Time Machine Tuesday: Boyfriend-Now-Husband-Scarf

My husband taught me (or inspired me) to knit. One of the projects he completed when we first started dating was a beautiful wool, basket-weave-patterned scarf.  It was breathtaking.

He still wears it.

I made a scarf for my boyfriend. Such a stereotype. At least it wasn’t a sweater, right? (September 2008)

Then, he lost it while traveling in Europe. I was so sorry that it happened that I ran out and bought a bunch of identical yarn (which I then didn’t use for years), thinking that I would make him an identical one.

It wasn’t long before I realized that I would never be patient enough to replicate that tiny basket-weave pattern–and certainly not as well as hubby had. So, instead, I got Patons SWS yarn in a nice, off-white/tan shade, took advantage of my new confidence with cabling without a needle, and knitted a Shifting Sands scarf.

If my memory serves me (because I didn’t put an end-date on this project on Ravelry), I managed to knit this replacement scarf and gift it to hubby just before he left for a ten-week stint working in the UK. If memory doesn’t serve, I finished it while he was gone and had it ready to present to him when he arrived home for his first NYC winter.

Years later, this scarf remains one of my favorite projects. It was a happy marriage of pattern and yarn: the SWS solid, with it’s light color and slight variation in ply-width, shows the cable pattern ideally. The pattern itself is simple enough, but looks breathtaking.

I can’t take credit for the combination; if I recall, I looked through the yarns previously used with this very-popular pattern and duplicated a choice that I liked. Nevertheless, I am glad that I learned from my first-scarf mistake (boucle yarn + patterned scarf = invisible hours of labor).

This photograph was taken after hubby had already been wearing his Shifting Sands scarf daily for three winters. It has now been five years, and there is some pilling that could be corrected with a razor. Obviously, the SWS yarn held up incredibly well. I’m sorry that the line was discontinued: it had some gorgeous colorways.

Everyone has heard about the curse of the boyfriend-sweater. Perhaps there is a “blessing” of the boyfriend-scarf. With a little cleaning up and a good wash, I think this Shifting Sands scarf could easily last another half-decade. (Hubby had better stick around a lot longer than that, though!).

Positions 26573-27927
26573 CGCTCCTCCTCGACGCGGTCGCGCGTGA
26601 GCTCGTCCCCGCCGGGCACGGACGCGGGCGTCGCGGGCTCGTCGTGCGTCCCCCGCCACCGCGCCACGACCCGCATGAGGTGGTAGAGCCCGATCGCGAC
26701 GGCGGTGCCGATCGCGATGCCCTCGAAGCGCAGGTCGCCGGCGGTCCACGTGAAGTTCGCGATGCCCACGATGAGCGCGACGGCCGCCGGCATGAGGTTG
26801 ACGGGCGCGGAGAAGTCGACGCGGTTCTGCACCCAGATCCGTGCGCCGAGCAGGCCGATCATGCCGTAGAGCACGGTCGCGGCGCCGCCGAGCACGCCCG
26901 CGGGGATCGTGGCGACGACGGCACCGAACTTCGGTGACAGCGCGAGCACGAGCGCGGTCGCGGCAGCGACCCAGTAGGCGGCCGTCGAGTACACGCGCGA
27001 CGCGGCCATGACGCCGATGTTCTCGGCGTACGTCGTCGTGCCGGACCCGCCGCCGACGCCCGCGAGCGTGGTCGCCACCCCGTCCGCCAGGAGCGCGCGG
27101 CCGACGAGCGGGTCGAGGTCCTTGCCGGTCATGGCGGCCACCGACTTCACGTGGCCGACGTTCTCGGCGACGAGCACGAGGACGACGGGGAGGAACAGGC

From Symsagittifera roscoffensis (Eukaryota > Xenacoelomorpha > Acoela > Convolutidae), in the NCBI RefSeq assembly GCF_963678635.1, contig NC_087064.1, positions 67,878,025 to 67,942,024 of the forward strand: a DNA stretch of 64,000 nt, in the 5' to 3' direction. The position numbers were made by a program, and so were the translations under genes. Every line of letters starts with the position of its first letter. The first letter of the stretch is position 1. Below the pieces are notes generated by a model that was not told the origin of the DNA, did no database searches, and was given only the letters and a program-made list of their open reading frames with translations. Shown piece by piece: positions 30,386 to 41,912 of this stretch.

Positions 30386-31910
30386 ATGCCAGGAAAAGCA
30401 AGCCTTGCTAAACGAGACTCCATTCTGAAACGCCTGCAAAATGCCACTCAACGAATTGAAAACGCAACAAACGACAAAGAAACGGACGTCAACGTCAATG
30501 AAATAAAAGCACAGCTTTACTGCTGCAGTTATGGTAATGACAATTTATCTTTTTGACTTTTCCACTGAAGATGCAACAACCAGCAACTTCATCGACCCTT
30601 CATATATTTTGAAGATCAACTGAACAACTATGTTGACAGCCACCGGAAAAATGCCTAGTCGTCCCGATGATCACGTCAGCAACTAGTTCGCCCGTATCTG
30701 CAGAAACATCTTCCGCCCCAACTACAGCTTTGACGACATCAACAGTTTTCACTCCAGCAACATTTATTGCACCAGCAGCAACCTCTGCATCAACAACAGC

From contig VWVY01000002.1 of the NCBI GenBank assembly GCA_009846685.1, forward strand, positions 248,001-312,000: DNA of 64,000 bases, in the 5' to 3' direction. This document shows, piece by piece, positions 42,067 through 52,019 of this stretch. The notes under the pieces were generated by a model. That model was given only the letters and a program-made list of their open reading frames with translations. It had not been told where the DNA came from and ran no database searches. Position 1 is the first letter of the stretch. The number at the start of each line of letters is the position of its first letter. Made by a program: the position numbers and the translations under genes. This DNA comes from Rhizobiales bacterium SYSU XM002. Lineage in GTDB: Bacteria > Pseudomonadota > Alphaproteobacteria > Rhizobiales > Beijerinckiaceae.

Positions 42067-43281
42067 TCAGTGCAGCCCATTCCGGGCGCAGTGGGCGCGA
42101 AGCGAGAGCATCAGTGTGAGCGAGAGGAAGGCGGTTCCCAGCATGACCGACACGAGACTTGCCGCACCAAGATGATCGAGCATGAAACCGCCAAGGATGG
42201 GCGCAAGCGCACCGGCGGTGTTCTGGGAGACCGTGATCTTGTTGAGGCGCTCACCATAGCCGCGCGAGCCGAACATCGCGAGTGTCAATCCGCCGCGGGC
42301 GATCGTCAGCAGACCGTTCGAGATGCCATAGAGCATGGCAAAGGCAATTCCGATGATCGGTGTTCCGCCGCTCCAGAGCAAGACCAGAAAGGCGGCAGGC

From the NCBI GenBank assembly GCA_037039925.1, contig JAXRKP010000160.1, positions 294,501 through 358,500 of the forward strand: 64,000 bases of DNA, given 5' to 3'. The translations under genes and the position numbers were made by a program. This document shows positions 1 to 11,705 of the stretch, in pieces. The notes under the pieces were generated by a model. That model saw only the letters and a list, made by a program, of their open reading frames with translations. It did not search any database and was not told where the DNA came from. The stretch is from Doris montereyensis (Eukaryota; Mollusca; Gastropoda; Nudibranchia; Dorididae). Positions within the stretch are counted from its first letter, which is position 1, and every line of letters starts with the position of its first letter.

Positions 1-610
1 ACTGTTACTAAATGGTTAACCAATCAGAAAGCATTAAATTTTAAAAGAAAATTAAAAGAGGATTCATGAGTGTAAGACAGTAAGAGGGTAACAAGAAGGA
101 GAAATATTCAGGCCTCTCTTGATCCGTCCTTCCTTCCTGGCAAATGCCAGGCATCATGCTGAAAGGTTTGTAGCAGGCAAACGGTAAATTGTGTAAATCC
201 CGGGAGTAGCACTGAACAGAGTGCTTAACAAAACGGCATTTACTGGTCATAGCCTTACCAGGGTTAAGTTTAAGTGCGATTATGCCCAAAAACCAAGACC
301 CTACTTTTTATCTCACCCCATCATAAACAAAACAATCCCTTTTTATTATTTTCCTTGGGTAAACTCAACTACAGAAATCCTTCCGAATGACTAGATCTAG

Time Machine Tuesday: First Cabled Project

For my last time machine post (a Friday, but Time Machine Tuesday sounds so much better, doesn’t it?), I showed off my lumpy disaster of a first scarf. Fortunately, I got better. Here is Exhibit B–My First Cabled Project.

First cabled scarf. It’s long finished, I swear (May 2008).

I started this scarf before going to visit my boyfriend in Edinburgh. I figured I’d want a nice, long, cozy scarf, so I picked the very popular Irish Hiking Scarf (free pattern!). Wary of spending a lot of money on a starter project, I bought Red Heart.

Now I know the anti-Red Heart folks are frowning, but really this buff fleck yarn is lovely. It looks nice, washes up soft, and I loved it so much that I bought a ton of it and made my first top down v-neck sweater out of it. I have never regretted buying this yarn, and have thought about getting it in other colorways.

Since I was going to be knitting on a trans-atlantic flight, I used Grumperina’s tutorial to teach myself how to cable without a cable needle. I have never regretted that choice, either; being able to cable without a needle has made knitting pretty cables much more portable.

It also meant that I’ve learned how to pick up and fix dropped cable stitches, which is not fun. In the balance, however, learning Grumperina’s method is well-worth-while.

What I learned with this project:

  • Picking the right yarn and pattern to match is essential.
  • Red Heart Buff Flecked yarn is pretty and washes well.
  • I can cable.
  • It is possible to make a scarf that is too long. This thing is massive. I must have zonked out on the plane.
  • It’s nice to be complimented on your crafty-work, especially when you are a beginner.

I still own and wear this scarf–and it looks just as good five years after finishing it as it did the day I wove in the last end.

I think that this scarf is so popular that there is no need to plug the pattern too strongly. It is a great standard and looks handsome in a variety of yarns. Honestly, I think the crispness of the acrylic yarn makes the cables stand out even better on this scarf than it would have with wool.

Time Machine Friday: First Scarf

Welcome to Time Machine Friday. This is where I will post images, descriptions, and reviews of things that I made–or tried to make–before beginning this blog. Here is Exhibit AMy First Scarf :

My First Scarf (February 2008). Ugly, but I still love the colors.

I knit this after my then-boyfriend-now-husband re-introduced me to the idea of knitting, which I’d first sort-of learned working backstage in the theatre during my teens. I picked up this boucle from a local craft store because I love turquoise and brown together.

Believe it or not, this is no plain garter-stitch scarf! Nor is it a regular ol’ ribbed scarf. Oh no. I wouldn’t do something so simple! So I very methodically did a diagonal rib. That, I figured, would look lovely and prevent the scarf from curling.

Well, it didn’t curl, but I was foolish to think that with the boucle the pattern would show up at all. Lesson learned!

Actually, because I loved the colors and this matched my coat, I wore this scarf quite a bit. I never was happy with it, though, because neither the yarn nor the “design” lived up to my expectations. The next time I knit a scarf, I made sure to pick appropriate yarn and a more interesting pattern.